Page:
The strong voice of a great community
November, 2012

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  What’s New About Sleep?

 Dr. George Traitses  

An old Chinese proverb states, “Only when one cannot

sleep does one know how long the night is.” Almost

everyone can relate to those words at some point in

life. In younger people, stress and worry commonly

cause insomnia. Older people suffer from a natural

decrease in melatonin—a sleep inducing hormone.

Pressures from job and family, illness, side effects of

some medications, and aches and pains caused by

uncomfortable beds or pillows can also rob us of


Television and computers may also contribute to sleep

problems. Computer use, especially in the workplace,

has been associated with all types of insomnia in

adults—more so than stress, which affects only difficulty

falling asleep and early morning arousal. Studies

have found that unlimited TV, computer, and Internet

use cause sleep deprivation in children—they go to

bed later, sleep fewer hours, and feel more tired.

Extensive television viewing in adolescence may result

in adult sleep problems. Playing computer games may

affect adults, as well. A Japanese study found that

performing exciting tasks on computers with bright

monitors at night affects melatonin concentration and

the human biological clock, interfering with sleep.

Overall, 40 million Americans suffer from chronic sleep

disorders each year, and an additional 20 million have

occasional sleeping problems.6 Deep sleep helps

children grow and improves their learning ability. Lack

of sleep affects the immune and nervous systems,

memory, judgment, attention, patience, and thinking

and reading abilities. It can be especially dangerous for

those who drive. The National Highway Traffic Safety

Administration estimates that sleep deprivation is

responsible for 100,000 vehicle accidents a year,

resulting in 1,500 deaths and 71,000 injuries.

Sleeping problems are common in people with most

mental disorders, Alzheimer’s, stroke, cancer, and head

injury. In hospitalized patients, sleep deprivation may

be worsened by treatment schedules and routines.

Insomnia contributes to the patients’ confusion, frustration,

or depression. They become more sensitive to

pain and may request increased pain medications.

Recent research shows that the old advice of sleeping

in a comfortable bed in a cool bedroom, eating an

early dinner, going to bed at the same time each night,

and avoiding caffeine and alcohol before sleep may

not work for everyone. Sleep medications are not

suitable for long-term use. So, what can we do when

all the known remedies have been tried, but sleep is

nowhere to be found?

Sleep experts recommend the following:

• On weekends, go to bed at the same time as

on weekdays.

• If you exercise in the evening, do so at least 3

hours before bedtime. Also, stay away from

evening brain-stimulating or stressful activities,

such as balancing checkbooks, reading

thrillers, and playing computer games.

• Develop a sleep ritual that will help you to relax

and unwind, such as a warm bath.

• Try listening to relaxing music before going to

sleep. Soothing music may improve sleep quality

in children, older adults, and critically ill


• Limit your child’s exposure to TV or video

games to less than 1 hour a day. Long hours

spent in front of the TV may lead to not only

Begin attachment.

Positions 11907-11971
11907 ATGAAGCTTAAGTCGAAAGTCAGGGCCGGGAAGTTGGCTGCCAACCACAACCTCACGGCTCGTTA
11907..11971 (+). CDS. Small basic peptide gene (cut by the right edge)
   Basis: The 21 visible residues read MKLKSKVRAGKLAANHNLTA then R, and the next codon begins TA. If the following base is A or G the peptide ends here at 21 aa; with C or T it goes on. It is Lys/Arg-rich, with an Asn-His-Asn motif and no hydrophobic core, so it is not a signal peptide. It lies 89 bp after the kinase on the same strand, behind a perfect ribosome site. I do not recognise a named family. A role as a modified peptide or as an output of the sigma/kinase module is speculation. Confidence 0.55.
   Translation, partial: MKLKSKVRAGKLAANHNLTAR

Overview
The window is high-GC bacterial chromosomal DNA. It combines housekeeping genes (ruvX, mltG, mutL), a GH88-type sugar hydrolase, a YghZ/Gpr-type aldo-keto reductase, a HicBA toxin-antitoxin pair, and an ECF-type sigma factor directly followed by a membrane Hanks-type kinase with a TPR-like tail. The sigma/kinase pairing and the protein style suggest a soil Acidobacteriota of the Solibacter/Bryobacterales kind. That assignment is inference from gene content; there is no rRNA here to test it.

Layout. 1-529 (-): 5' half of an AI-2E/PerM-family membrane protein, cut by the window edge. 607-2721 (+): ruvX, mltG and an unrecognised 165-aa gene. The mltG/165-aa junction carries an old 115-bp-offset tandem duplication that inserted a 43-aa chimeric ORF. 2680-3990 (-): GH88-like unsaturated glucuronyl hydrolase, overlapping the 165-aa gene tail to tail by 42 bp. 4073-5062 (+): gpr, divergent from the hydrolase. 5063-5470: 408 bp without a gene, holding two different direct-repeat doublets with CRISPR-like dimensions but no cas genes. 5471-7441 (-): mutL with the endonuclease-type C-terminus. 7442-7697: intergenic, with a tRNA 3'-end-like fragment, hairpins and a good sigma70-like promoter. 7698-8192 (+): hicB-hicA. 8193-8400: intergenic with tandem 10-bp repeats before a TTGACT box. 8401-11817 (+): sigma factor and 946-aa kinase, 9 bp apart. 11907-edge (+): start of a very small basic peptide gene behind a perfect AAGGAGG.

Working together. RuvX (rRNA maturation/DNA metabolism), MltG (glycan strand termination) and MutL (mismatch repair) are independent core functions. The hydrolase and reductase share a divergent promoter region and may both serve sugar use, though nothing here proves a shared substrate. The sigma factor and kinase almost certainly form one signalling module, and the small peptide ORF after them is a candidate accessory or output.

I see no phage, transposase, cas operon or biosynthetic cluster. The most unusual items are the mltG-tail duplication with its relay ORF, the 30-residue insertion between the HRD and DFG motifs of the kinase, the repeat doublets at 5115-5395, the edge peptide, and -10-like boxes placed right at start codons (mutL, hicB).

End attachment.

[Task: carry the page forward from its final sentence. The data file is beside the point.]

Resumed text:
sleep problems, but also headache, back pain,

and eye symptoms. Make sure there is no television

set in your child’s bedroom.

• Be sure your children go to bed early and get

enough sleep. Children between 3 and 6 years

of age should get 11-13 hours of sleep at

night. Children from 1st to 5th grade should

sleep 10-11 hours.19 Late bedtimes and short

sleeping hours have been strongly associated

with childhood obesity.

• Older people should take 30-minute afternoon

naps to reduce sleepiness and fatigue and

improve mood and performance.

• Sleep on a comfortable, supportive mattress

and pillow. Talk to your doctor of chiropractic

about choosing the bed and pillow that are

right for you.

Researchers are looking into several possible alternative

sleeping aids. Although they have not been widely

researched, sleep experts agree—it can’t hurt to try


• Acupuncture has been proven effective for

some sleep disorders and anxiety.

• Therapeutic touch and relaxing back massage

are useful for promoting sleep in critically ill

patients.Traditional chiropractic care may

also help those with spasms, pain, and joint

dysfunction of the neck and back.



For more information on health and safety visit the Ontario Chiropractic Association

Web site at or call 1877-327-2273.

Dr. George Traitses, 416-499-5656,






Indications of insomnia

• Taking more than 30 to 45 min. to fall


• Waking up many times each night

• Waking up early and being unable to get

back to sleep

• Waking up feeling tired.

Potentially Helpful Supplements

Valerian (Valeriana officinalis) may be more appropriate

for longterm use than sleep medications.

Although sleeping medications impair vigilance

the morning after use, valerian does not. More

studies are needed, however, to assess valerian’s

effectiveness and establish the optimum dose.

German chamomile, hops, lavender, lemon

balm, passionflower, and wild lettuce have been

said to have mild sedative properties, but need

more scientific investigation

Melatonin supplements may be useful for treating

some insomniacs. They appear to be safe

when used for days or weeks—but the long-term

use safety is not clear.

Note: Pregnant or nursing women, children under

3 years of age, and people who use alcohol or

sedative drugs, should check with their doctor

before taking any of these supplements.






Dr. George I. Traitses

D.C., B.Sc.(Hon.), M.Sc., C.H.N., C.N.M., A.C.R.B. 3, C.R.A.